5. As the PayRateCalculator only really makes sense once you have set the name, hours and payrate I'd consider removing the default constructor. Then you'd have to change the calling code to temporarily store these things before you can instantiate an instance. I'd also consider changing most of those properties to a private set. This way you can avoid getting a PayRateCalculator into an inconsistent state.

Another programmer cannot easily figure out from just the class interface (ctor and public methods and properties) which he needs to populate in order to make sensible use of it. Taking the choice away (forcing to pass in the important properties through the ctor) makes that obvious.

# From a design perspective

A domain consists of data and services and entities. Our minds should be clear where each class belongs in the above categories.

## Data Objects

See:

var payCheck = ....
payCheck.hours = someVal; // what?
payCheck.hours = someOtherVal; // really?


This doesn't make sense because we know that IRL paychecks represent a fact: e.g. "John Doe was paid \$100." They do not change after the fact. This is true for any print documents: receipts, tickets, etc.

Due to the fact that they are immutable, once they are created (i.e. composed) how did their components came to be is irrelevant. A data object should not have any creation logic, let alone the creation logic of it components. c.f. netPay, grossPay above.

## Service Objects

Service objects are purely or heavily behavior focused components. Complementarily they have little state. When your use case is "do X to Y", X is prior to Y. When we try to "Calculate payment amount for some work". It is implied that there is a calculation method independent of the amount of work(DUH). More concisely: Service Objects [are|are like] a collection of functions. Enough philosophizing.

var calculator = ....

calculator.hours = x;
use(calculator.grossPay);

calculator.hours = y;
use(calculator.grossPay);


We should see:

var calculator = ....

use(calculator.grossPay(x));

use(calculator.grossPay(y));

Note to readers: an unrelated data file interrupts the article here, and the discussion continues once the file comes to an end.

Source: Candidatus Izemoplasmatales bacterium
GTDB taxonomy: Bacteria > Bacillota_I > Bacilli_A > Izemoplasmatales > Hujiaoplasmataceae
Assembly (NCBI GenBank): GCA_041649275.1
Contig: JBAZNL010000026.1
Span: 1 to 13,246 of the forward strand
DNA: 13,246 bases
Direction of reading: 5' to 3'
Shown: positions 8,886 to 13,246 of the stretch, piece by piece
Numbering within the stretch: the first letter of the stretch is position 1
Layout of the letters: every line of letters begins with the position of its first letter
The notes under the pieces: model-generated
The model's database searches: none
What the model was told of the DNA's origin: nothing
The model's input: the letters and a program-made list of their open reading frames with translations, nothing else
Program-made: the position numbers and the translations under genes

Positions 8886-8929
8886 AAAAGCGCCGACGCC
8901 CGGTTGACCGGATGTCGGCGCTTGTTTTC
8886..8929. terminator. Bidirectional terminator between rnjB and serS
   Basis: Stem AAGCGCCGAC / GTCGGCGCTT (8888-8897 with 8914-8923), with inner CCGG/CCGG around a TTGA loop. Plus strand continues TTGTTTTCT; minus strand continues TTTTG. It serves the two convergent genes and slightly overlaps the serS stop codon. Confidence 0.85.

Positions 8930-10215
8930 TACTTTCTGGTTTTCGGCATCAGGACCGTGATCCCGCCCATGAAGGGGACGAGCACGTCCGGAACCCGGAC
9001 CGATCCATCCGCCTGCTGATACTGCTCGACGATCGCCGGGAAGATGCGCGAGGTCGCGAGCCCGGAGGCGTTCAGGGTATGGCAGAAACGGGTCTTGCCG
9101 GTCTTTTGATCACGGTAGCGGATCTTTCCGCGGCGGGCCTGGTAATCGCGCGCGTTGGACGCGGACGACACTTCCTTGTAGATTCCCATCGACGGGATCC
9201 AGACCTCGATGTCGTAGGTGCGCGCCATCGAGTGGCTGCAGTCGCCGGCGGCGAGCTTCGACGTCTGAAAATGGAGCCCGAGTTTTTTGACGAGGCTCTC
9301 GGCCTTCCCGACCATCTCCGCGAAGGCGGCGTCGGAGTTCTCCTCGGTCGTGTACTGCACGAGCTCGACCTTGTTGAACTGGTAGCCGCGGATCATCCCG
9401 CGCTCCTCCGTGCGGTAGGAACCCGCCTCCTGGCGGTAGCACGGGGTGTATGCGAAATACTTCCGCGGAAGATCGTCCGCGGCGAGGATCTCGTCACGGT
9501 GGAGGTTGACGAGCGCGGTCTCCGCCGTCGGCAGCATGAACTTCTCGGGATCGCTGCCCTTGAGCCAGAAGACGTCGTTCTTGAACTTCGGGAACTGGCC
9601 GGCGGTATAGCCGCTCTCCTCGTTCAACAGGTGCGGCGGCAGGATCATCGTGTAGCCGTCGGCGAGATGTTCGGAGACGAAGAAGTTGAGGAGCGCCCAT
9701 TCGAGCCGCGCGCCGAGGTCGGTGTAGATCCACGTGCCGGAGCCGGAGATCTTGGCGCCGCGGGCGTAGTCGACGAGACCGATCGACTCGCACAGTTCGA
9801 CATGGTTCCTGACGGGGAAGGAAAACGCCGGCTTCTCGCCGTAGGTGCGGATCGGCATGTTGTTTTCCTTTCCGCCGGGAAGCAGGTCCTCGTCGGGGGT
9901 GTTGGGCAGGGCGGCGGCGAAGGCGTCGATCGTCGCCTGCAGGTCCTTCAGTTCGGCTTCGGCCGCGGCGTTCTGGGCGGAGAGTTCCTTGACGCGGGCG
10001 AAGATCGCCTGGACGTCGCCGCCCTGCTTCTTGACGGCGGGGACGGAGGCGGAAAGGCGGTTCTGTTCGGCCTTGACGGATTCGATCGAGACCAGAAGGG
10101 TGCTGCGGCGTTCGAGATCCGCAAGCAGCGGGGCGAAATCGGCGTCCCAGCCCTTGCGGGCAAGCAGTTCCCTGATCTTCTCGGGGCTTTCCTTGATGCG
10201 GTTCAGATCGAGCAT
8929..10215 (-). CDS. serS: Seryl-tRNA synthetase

## Dividing PayRateCalculator

Dividing PayRateCalculator along this line we get:

class PayRateCalculator
{
private decimal _withholdingRate;

public PayRateCalculator (decimal withHoldingRate)
{
this._withholdingRate = withHoldingRate;
}

public PayCheck CreatePayCheck(string lastName, decimal hours, decimal payRate) {
decimal grossPay = hours * payRate;
decimal netPay = grossPay - (grossPay * _withholdingRate);
return new PayCheck(lastName, netPay, grossPay);
}
}

class PayCheck {
public decimal GrossPay  {get; private set;}
public decimal NetPay  {get; private set;}
public string LastName {get; private set;}

public PayCheck(string lastName, decimal netPay, decimal grossPay) {
this.LastName = lastName;
this.GrossPay = grossPay;
this.NetPay = netPay;
}
}


## Remaining problems

We observe that PayRateCalculator do not want to do anything with lastName. IRL too, the effect of your last name on your paycheck usually is already reflected in the pay rate. Similarly, we can observe that any addition of more information to Pay Check would result in more inane modifications to PayRateCalculator.

Names also still do not fit: Service class is called PayRateCalculator but the service method is called CreatePaycheck.

These could be alleviated by further separation of concerns. Though it might seem too much for this small problem.

class Payment
{
decimal Gross;
decimal Net;
}

class PaymentCalculator
{
decimal _withholdingRate;
Payment CalculatePayment(decimal hours, decimal payRate);
}

class PayCheck
{
string LastName;
Payment Payment;
}

class PayCheckFactory {
PaymentCalculator paymentCalculator;
PayCheck CreatePayCheck(string lastName, decimal hours, decimal payRate);
}

• thank you for that insight, almost all of this completely makes sense to me. I shouldn't perform function operations inside of properties they should be functions, is the biggest thing that I took from this. and in the beginnning is what I meant to do, but I simplified and did it wrong as you pointed out, thank you again.
– Malachi
Dec 23, 2013 at 14:22